The Heartland Institute’s article titled “AT&T Acquisition of T-Mobile Seen As Boon for Customers, Competitors” by Phil Britt included comments I provided on the topic. This article can be found at the following link, http://www.heartland.org/full/29637/ATT_Acquisition_of_TMobile_Boon_for_Customers_and_Competitors.html Below is some additional feedback on AT&T’s acquisition of T-Mobile and the impact it will have on the United States.
I believe the AT&T/T-Mobile deal is good for the USA and good for consumers in the medium-long term.
Many individuals are focusing on the immediate impact of consumer mobile service. They are shortsighted. Yes, there will be one less choice for service (for now) which may lead to higher prices, etc, but the real issue is the challenge of justifying the CAPEX/OPEX to grow a proper 4G network in the geography of the USA. This is what we really need as opposed to being stuck at 3G service, but having lots of inexpensive offerings from several providers. We can’t have it both ways today. There is a price to pay.
The fact is that DT wasn’t spending/going to spend the CAPEX necessary to get to 4G LTE across the entire USA. They have no justification for it. They really only have mobile in the USA. T-Systems uses Type II for backhaul and really only for PoP-to-PoP (60-1 Wilshire) and large enterprise customer tails. They have no other business lines here unlike AT&T which has FTTH, wireline, video, mobile, data centers, etc. Therefore for every dollar DT spent for mobile backhaul in the USA was 100% allocated to that purpose. AT&T can spend $1 and allocate funds for transport across many business units by combining purposes and bringing down the effective cost. Also, with one less provider there is less churn, so they have a better chance of keeping their 40% mobile market share and getting a ROI.
Why would AT&T spend the non-recurring cost’s (CAPEX) to get FTTT only to have T-Mobile piggyback on that and get Ethernet backhaul without the upfront spend? It would mean that AT&T’s costs are higher, margins are lower and they have enabled a competitor that has no real fiber investment in the USA to trade. AT&T is much less concerned with Verizon Wireless as they cut deals for reciprocal backhaul in the incumbent markets (ie. Verizon Wireless just awarded AT&T the wireless backhaul contract for a 50 mile radius around Atlanta).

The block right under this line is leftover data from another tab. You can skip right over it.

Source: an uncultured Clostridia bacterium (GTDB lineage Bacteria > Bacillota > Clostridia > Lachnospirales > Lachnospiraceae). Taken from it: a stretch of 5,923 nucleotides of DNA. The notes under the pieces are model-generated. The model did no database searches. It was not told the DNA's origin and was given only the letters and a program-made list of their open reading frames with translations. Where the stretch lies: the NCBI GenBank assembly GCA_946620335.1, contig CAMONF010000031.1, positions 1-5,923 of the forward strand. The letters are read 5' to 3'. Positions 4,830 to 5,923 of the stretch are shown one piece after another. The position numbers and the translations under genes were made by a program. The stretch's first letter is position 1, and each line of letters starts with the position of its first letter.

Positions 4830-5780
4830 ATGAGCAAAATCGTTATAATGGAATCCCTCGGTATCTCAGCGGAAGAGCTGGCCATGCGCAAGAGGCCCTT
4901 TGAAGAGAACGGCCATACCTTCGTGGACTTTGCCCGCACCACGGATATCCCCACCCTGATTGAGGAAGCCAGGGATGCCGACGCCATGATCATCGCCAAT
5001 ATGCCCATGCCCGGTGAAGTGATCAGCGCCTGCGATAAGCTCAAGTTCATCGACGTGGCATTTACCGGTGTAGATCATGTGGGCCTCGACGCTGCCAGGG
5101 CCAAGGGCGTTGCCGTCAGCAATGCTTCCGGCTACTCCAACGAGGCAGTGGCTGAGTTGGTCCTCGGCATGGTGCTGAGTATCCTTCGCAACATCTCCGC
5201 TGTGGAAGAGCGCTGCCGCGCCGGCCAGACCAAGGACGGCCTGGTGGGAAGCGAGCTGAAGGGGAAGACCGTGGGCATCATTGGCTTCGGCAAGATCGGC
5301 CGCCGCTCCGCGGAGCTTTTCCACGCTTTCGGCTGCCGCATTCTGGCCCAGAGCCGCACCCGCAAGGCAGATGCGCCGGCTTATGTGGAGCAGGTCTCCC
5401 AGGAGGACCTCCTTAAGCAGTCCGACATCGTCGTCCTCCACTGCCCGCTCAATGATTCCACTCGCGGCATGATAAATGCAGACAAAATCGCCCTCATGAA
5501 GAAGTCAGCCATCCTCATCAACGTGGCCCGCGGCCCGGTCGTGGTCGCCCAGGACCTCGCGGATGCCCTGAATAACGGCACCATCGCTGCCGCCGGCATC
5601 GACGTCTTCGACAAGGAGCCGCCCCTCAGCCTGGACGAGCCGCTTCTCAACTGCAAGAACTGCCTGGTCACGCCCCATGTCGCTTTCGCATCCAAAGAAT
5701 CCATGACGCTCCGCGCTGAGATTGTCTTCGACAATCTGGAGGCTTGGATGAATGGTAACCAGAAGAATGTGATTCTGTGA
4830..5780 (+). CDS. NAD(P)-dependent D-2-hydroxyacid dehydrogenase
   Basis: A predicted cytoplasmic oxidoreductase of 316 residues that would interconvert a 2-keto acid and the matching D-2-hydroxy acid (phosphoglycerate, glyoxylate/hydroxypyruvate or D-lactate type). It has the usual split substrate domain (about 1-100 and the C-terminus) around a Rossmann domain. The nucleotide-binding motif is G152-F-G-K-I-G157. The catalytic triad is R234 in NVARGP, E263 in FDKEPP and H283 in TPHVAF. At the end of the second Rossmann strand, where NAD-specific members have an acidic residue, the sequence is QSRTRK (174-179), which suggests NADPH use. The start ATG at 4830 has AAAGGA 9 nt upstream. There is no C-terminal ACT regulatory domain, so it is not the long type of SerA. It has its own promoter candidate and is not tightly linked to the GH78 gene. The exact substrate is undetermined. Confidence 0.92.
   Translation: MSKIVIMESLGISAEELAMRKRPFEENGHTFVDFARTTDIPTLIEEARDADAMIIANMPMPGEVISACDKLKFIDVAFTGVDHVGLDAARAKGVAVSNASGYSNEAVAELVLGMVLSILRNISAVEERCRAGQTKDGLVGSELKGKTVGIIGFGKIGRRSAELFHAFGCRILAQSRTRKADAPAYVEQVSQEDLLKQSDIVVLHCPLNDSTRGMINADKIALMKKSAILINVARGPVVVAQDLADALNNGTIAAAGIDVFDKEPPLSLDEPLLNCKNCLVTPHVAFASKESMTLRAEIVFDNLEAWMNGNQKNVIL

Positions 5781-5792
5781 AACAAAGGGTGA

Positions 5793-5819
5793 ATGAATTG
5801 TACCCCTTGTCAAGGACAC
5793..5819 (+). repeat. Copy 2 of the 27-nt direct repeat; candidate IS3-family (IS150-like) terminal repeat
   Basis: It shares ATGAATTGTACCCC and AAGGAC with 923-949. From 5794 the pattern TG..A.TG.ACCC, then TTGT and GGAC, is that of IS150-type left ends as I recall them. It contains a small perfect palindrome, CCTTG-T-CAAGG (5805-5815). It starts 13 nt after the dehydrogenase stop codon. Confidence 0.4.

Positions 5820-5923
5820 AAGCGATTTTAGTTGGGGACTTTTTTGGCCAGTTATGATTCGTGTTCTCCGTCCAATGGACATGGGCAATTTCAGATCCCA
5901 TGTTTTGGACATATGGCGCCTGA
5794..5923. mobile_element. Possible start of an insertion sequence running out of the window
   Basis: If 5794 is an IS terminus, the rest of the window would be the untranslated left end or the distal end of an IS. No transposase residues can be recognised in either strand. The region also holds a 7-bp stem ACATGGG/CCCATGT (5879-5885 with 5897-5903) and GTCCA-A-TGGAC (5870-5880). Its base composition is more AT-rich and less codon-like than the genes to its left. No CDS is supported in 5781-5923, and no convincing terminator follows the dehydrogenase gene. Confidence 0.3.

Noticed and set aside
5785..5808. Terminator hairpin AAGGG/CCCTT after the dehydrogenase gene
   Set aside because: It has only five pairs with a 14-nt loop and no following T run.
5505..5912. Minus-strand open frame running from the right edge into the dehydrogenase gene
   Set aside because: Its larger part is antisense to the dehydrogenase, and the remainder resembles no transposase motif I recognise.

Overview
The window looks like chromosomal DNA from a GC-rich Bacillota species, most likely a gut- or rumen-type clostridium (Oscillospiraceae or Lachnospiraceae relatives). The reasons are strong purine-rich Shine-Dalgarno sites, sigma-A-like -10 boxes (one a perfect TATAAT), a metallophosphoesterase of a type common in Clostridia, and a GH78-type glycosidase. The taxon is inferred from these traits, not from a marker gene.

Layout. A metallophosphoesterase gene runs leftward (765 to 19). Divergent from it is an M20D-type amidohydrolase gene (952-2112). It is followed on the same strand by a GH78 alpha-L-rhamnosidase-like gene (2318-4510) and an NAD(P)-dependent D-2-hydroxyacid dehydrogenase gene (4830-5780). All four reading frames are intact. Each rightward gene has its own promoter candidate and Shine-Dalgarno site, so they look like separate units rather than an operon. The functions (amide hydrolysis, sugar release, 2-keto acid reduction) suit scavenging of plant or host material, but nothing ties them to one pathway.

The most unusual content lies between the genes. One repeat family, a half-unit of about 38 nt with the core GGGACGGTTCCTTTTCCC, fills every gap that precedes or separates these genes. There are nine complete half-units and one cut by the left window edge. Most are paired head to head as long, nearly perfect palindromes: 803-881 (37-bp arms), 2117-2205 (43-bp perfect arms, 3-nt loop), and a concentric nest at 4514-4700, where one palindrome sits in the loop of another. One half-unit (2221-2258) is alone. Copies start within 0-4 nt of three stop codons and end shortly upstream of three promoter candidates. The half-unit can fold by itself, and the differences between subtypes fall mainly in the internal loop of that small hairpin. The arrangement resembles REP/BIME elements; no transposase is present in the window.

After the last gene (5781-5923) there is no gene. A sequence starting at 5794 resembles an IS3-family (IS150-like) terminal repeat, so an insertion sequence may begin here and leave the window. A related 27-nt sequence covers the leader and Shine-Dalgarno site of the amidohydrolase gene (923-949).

The gift for American consumers is that with this near term control AT&T will be able to justify the CAPEX/OPEX increase in spending to get a proper 4G backhaul network in place. This is sort of like “Broadband Relief” in 2003 where the RBOC’s received protection for their FTTH investments which led to FiOS, U-verse, only that ATT doesn’t build its own FTTT, they usually have a transport provider build it and they lease Ethernet circuits. That’s the gift. Once the CAPEX is spent to bring FTTT it is there. As the fiber penetration increases it seeds the towers for future mobile operator entrants that will not have the same mountain to climb. They will be able to enter the USA with only needing capital for the leased lit (OPEX) and not the capital for the builds to the towers (CAPEX). This is a huge savings and what mobile operators in “fiber-developed” countries around the world enjoy today.
Inside this deal is the secret that no one knows, or is willing to talk about – the USA’s position in the world for broadband is driven by the size and population of the country (population density) and the cost to build, maintain and operate the network which are directly related.
This is actually the exact formula for how to determine why every other country is where they are on the OECD list. In larger, more populated countries there are fewer providers, higher prices, lower levels of service speed and lower penetration levels as a result of the ratio.
I believe this deal is a necessary step in getting the USA to where it needs to be in the world – at the top.
Hunter Newby, CEO, Allied Fiber